One of the more questionable or we should say decisions we were hoping Apple would make for the iPad was the use of an OLED as opposed to the LED they decided to go with.  Unfortunately the cost of OLED technology is still quite high and won’t be making a splash on the iPad for some years we would assume.  The benefit of OLED resides in its low power consumption, but its major crux is the low contrast in bright light making outdoor use particularly out of the question.

The largest issue with the iPad for most, is the fact that it sports a very similar interface as the iPhone.  Many say that the iPad is just a big iPod Touch and my general response is that this is a good thing.  Three short years ago or so the iPhone interface did not yet exist, but since its release has become the most user friendly and arguably the most intuitive touch interface there is.  During the demo on stage of the iPad from Steve Jobs, the desktop was clean and somewhat bare and some found this to be an issue.  Sure icons could be a bit larger and it would be nice to see the desktop changed up a bit, but Apple did give us changeable wallpapers.  I suppose you could mock that, but why change something that works.  There is a new and larger keyboard along with a few different bits for the mail app.  There is not a whole lot more that can really differentiate the iPad and iPhone at this point other than size, but the larger screen certainly will help on web pages.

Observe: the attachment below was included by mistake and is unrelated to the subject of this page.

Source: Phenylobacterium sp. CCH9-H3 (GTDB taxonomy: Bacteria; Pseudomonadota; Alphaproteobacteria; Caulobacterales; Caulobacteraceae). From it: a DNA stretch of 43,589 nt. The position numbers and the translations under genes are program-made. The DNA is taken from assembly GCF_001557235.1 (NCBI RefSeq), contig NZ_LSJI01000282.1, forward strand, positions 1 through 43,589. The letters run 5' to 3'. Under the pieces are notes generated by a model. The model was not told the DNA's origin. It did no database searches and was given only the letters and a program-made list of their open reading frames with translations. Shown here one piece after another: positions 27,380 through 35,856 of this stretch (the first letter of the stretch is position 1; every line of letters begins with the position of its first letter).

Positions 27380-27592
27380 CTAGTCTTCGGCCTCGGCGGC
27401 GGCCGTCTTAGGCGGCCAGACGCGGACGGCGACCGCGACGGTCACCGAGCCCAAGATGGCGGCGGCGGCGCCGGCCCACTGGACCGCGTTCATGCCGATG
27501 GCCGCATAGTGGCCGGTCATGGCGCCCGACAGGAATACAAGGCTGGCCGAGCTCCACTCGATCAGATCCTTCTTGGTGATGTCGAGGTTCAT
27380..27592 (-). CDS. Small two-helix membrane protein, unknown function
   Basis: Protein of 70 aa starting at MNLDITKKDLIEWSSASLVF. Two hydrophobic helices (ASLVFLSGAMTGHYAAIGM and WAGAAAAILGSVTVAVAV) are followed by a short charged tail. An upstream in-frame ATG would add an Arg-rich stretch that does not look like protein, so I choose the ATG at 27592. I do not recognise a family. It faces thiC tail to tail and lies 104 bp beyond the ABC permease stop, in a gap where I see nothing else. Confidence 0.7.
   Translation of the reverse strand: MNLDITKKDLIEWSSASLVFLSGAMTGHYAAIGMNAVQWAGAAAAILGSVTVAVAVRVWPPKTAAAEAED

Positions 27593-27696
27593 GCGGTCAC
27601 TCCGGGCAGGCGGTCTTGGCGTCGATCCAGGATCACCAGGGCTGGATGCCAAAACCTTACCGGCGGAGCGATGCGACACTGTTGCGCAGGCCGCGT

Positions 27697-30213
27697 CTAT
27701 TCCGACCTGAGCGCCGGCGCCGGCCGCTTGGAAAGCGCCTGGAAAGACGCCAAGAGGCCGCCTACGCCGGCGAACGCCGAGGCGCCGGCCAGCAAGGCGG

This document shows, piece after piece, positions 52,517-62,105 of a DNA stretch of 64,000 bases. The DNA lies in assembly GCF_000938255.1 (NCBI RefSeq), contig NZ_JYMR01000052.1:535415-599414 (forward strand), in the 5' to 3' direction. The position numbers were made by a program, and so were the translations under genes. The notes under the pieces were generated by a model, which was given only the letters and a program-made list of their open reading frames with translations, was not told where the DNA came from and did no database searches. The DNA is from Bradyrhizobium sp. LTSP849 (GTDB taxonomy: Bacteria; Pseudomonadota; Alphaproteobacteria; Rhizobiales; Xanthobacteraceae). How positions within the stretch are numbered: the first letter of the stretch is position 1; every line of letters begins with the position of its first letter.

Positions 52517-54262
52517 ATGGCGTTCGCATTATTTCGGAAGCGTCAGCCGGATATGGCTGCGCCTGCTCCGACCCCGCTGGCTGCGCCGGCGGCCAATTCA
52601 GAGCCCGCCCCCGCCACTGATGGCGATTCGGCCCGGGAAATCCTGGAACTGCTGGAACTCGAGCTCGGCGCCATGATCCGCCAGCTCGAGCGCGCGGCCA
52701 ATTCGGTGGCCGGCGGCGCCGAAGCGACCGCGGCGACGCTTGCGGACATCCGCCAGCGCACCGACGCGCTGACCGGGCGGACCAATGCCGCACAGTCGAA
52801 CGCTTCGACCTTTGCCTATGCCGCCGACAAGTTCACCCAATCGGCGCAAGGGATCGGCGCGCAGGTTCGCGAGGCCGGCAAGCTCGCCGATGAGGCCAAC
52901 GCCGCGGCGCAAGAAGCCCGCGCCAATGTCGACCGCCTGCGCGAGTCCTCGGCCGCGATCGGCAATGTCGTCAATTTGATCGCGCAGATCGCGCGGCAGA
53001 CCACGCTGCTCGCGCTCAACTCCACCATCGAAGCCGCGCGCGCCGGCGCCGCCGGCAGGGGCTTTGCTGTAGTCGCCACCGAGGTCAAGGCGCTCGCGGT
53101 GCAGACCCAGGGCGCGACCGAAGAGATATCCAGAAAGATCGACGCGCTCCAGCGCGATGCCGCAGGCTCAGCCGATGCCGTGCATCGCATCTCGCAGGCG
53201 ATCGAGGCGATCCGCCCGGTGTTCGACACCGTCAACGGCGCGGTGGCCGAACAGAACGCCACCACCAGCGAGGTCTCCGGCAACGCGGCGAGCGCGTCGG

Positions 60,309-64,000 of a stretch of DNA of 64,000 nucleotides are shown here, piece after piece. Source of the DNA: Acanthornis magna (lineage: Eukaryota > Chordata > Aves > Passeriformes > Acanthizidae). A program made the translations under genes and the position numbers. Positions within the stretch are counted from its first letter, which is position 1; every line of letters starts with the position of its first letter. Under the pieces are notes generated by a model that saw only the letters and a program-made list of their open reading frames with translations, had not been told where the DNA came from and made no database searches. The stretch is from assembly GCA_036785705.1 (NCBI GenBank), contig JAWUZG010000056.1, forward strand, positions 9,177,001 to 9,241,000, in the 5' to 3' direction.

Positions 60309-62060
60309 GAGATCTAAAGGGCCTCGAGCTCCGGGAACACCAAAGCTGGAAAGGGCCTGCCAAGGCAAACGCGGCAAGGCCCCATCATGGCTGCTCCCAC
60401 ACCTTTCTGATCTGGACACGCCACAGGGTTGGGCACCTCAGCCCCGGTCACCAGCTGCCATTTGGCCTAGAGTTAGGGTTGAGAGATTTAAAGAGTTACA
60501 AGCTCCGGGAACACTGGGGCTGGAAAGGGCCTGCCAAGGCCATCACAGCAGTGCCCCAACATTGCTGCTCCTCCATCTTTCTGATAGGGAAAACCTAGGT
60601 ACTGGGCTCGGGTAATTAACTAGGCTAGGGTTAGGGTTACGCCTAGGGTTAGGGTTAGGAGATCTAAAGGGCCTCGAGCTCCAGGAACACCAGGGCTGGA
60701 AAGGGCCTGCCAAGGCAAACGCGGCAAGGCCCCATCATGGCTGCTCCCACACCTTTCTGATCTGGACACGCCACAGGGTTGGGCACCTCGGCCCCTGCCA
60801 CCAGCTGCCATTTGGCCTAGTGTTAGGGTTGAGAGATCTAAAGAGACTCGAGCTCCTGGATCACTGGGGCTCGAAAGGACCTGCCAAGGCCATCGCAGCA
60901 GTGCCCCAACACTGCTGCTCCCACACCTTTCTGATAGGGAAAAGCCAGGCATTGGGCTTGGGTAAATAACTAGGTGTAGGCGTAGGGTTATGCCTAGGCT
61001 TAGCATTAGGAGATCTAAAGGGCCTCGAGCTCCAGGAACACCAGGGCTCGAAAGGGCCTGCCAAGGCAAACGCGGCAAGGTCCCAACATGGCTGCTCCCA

The claim that the iPad is the best web browsing experience ever is a pretty bold statement when the current standards are not included and I think most of you know what I mean.  How can Apple not include Flash in the iPad so we can enjoy the likes of Hulu and other video and gaming sites that use it?  The simple answer is, this is Apple we are talking about.  They do bold and innovate products and do what some would call stupid while others call it genius.  Flash is no doubt a part of the daily web experience.  Without it we could not enjoy TV and movies on the internet in their current form and we could not tend our farm in popular social games.  So what exactly are we to do without Flash on the iPad?  We will browse the internet and wait for it change.  Yes I basically said Flash will either change to Apple’s liking or it will go away.  With HTML5 on just about every browser and coming to Internet Explorer 9, there is no reason to use 100% of our CPU when watching movies with Flash.  We can simply use the browsers own capabilities and watch our movies or play games and the shift is coming sooner than most think.  There are more and more people designing sites for iPhone and now the iPad who know of the Flash limitations and instead implement HTML5 standards to do the exact same thing as Flash only with more efficiently.  In fact, Youtube even has a sample HTML5 page and allows you to watch videos without Flash if you get in their preview program.  We won’t see Flash walk out the door and say goodbye this year or even the next, but some day there will be another dominating technology and we hope it to be HTML5 or even 6.